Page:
Acquiring the necessary land, too, is often tricky, and obtaining environmental clearances can take months or even years. Mr Reddy, whose GVK is close to completing a $2.3bn overhaul of Mumbai’s airport, says lawsuits have been an impediment: “We had about 220 litigation cases over property, environmental and labour disputes.” Creating a one-stop shop for project approvals and unifying regulations across state borders would smooth the road for developers.
As the economy cools – growth fell from 8 per cent in the fourth quarter of 2010 to 6.1 per cent in the same period last year – the need to enact reforms to ease infrastructural development has grown more urgent.
Sunand Sharma, country head of France’s Alstom, says Delhi should push to pass crucial reforms. The land acquisition law, for example, has not been modified since 1894. A draft act has been held up in parliament for months as lawmakers struggle to find middle ground between industrial development and defending the rights of small landowners. “This is what happens in a country where there are checks and balances,” says Mr Lall of IDFC. “You can say that this is the price we pay for having a democracy.”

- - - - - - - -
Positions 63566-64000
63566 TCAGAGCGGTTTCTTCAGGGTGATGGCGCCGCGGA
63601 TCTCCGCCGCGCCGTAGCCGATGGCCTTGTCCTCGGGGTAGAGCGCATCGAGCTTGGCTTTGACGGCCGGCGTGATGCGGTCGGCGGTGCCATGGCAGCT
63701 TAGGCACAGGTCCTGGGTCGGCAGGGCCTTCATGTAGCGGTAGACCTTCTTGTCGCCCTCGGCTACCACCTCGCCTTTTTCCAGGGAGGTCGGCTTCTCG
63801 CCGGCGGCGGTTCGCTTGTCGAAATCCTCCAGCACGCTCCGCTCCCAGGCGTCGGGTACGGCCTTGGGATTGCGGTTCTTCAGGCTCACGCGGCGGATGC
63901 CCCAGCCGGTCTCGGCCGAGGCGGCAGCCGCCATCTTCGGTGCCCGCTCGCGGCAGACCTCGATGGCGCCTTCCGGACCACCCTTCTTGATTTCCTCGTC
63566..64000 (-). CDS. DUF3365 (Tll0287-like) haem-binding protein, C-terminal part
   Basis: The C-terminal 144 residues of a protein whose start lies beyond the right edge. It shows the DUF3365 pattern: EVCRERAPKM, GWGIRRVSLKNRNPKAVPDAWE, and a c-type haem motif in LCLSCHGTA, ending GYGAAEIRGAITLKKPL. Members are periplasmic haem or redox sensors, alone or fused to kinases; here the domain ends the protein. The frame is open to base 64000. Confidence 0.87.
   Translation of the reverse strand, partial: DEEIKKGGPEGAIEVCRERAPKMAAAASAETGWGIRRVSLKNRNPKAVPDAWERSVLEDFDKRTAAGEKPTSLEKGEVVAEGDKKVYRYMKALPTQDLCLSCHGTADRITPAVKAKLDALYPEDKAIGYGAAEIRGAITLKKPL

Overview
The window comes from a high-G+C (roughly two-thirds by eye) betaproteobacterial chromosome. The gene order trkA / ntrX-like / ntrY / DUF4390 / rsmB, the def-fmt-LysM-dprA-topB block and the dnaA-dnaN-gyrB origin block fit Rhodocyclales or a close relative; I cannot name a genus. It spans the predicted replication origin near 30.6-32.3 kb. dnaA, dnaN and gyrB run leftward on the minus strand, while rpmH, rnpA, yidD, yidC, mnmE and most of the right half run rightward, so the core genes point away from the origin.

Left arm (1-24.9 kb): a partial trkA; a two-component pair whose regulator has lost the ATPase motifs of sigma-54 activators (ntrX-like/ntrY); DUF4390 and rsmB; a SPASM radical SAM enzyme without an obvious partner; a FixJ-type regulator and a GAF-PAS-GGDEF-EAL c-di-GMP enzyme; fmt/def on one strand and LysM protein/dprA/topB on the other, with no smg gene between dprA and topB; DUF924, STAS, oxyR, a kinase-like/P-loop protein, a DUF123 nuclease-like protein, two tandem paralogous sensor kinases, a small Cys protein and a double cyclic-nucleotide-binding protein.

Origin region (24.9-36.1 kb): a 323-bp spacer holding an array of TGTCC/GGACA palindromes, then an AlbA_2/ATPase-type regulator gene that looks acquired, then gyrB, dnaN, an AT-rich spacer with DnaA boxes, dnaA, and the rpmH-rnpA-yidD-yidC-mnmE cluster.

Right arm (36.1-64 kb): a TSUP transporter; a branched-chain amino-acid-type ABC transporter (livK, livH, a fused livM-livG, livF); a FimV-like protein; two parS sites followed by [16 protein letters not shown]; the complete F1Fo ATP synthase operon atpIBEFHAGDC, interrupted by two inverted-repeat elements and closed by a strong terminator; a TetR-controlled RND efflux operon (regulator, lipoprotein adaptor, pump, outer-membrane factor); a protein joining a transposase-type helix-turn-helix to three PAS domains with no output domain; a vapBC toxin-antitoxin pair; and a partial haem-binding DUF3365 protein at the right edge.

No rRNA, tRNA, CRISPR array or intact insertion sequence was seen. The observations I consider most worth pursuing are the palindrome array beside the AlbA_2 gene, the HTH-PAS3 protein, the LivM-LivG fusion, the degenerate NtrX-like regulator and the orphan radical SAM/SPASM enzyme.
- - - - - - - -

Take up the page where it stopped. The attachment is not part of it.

Indeed, a vibrant democracy is often blamed for hindering development. Many Indian business leaders say privately that they wish their country boasted the efficiency of China’s dictatorship, which in the past 20 years has spent trillions of dollars on projects that have helped make it the world’s second largest economy.
Mr Pathak of Srei Infrastructure Finance calls for Delhi to focus on building greenfield projects. “The private sector has proved to do things better when it comes to overhauling existing assets,” he says. “The government should sell them and use that cash to build new projects.” Others argue that, since state-run enterprises have a dismal record in executing landmark projects, private companies should be involved from the early phases of development.